Goalie who was victim of racial slur gets support from NHL player, government

The Nova Scotia government invited a black hockey player, who was recently the victim of a racial slur, to Province House to let him know he belongs.

'I told him he was a very brave young man to do what he did,' says Chicago Blackhawks forward Anthony Duclair

Mark Connors met with Minister Tony Ince at Province House on Tuesday. (Paul Palmeter/CBC)

The Nova Scotia government invited a black hockey player who was recently the victim of a racial slur to Province House to let him know he belongs.

Mark Connors, a 12-year-old Halifax peewee goaltender, was called the N-word during a hockey game in Tantallon last month.

"For me it's all about ensuring that young people are feeling comfortable and making sure that they have the opportunity to enjoy their sport like everyone else," said Tony Ince, the minister for African Nova Scotian Affairs.

Mark was introduced at the Nova Scotia Legislature Tuesday afternoon. The minister also hoped to have a private discussion with his family.

Mark said he was surprised to get his Province House invite.

"It makes me feel happy and welcomed," he said.

Mark Connors, 12, has been on the receiving end of racial slurs for the six years he's played minor hockey. (Submitted by Wayne Connors)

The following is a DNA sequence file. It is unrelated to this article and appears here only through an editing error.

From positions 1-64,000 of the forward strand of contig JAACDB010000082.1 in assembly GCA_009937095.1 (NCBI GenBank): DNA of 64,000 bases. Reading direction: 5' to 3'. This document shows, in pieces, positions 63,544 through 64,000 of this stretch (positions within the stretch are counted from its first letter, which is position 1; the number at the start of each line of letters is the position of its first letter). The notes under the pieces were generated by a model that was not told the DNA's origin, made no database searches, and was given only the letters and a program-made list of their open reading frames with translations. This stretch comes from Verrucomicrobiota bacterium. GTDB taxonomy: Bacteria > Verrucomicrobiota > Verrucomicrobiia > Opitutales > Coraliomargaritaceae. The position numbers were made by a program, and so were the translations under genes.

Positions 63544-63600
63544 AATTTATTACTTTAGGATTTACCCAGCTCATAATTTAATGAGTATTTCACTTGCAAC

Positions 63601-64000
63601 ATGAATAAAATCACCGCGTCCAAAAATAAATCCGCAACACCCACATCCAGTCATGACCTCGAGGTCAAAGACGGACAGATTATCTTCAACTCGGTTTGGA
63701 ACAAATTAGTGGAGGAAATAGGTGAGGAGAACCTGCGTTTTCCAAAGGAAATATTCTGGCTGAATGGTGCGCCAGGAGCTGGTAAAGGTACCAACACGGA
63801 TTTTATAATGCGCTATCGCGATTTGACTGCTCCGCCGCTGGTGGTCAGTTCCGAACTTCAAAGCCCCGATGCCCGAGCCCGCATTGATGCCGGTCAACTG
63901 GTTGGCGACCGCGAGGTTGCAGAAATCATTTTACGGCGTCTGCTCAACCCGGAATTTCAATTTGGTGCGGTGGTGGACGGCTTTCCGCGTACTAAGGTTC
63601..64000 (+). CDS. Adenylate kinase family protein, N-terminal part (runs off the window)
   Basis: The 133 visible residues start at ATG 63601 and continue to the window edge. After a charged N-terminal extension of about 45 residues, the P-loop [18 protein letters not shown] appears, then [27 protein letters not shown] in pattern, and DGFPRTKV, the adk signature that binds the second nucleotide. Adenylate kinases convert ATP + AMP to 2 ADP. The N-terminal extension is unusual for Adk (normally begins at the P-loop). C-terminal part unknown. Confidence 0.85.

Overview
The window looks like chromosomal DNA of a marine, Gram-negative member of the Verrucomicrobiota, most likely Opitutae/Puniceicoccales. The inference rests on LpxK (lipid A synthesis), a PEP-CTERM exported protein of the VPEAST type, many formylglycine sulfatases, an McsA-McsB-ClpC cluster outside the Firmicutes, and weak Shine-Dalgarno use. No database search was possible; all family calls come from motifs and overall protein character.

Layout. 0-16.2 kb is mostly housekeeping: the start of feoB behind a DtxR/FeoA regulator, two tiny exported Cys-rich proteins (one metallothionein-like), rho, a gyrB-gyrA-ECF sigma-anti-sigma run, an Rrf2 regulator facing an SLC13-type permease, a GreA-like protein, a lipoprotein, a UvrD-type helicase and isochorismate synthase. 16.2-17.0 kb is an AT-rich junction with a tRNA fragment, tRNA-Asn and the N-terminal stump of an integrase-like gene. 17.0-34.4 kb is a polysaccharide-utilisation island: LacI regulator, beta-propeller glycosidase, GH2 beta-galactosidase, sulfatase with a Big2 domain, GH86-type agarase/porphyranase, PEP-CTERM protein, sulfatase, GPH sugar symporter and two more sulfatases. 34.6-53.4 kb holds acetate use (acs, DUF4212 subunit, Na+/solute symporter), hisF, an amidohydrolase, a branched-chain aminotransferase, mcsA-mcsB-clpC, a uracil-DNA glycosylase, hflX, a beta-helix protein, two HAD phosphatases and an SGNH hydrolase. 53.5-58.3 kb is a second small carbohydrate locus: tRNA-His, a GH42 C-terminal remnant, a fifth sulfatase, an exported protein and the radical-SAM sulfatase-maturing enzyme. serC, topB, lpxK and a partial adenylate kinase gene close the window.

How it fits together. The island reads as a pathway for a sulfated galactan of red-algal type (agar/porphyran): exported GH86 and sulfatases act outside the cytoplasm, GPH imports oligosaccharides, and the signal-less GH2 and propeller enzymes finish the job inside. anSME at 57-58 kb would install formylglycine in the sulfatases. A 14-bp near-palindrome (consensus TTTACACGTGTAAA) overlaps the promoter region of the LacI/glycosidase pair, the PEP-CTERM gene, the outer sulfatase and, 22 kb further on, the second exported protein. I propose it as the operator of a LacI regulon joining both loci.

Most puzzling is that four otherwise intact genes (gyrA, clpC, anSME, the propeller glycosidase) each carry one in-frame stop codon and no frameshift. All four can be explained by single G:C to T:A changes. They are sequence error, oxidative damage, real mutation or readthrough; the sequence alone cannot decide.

Mark said he has had racial slurs hurled at him several times in the six years he has played minor hockey.

His family is overwhelmed with the response they have received, from former coaches to people they don't even know, since CBC's story last week.

"A lot of people still just can't believe this is happening in this day and age," said Mark's father, Wayne Connors. "It's unfortunate because this shouldn't happen."

One person who has connected with Mark is Chicago Blackhawks forward Anthony Duclair.

Duclair, who is black, grew up in Montreal and said news of a young player receiving racist insults took him back to when he was a young player and facing discrimination.

Chicago Blackhawks left wing Anthony Duclair grew up in Montreal and said news of a young player receiving racist insults took him back to when he was a young player. (Jeff Haynes/Associated Press)

After reading about it last week, Duclair gave Mark a call at home.

"I just told him that he does belong," said Duclair. "He can do whatever he wants in this world."

Mark came forward after a game on March 3 and told his coaches what happened on the ice after he stopped an opponent on a breakaway.

"I told him he was a very brave young man to do what he did," said Duclair. "I know it isn't always easy to come out against that stuff. I know when it happened to me I just kept it to myself."

Mark Connors, 12, came forward after a game on March 3 and told his coaches what happened on the ice after he stopped an opponent on a breakaway. (Submitted by Wayne Connors)

Mark said he was thrilled to get the call from Duclair.

"I think it's going to help me get over things a little better," he said.

Following a Hockey Nova Scotia investigation, the player who delivered the racist comment was issued a 45-day suspension that will kick in next season.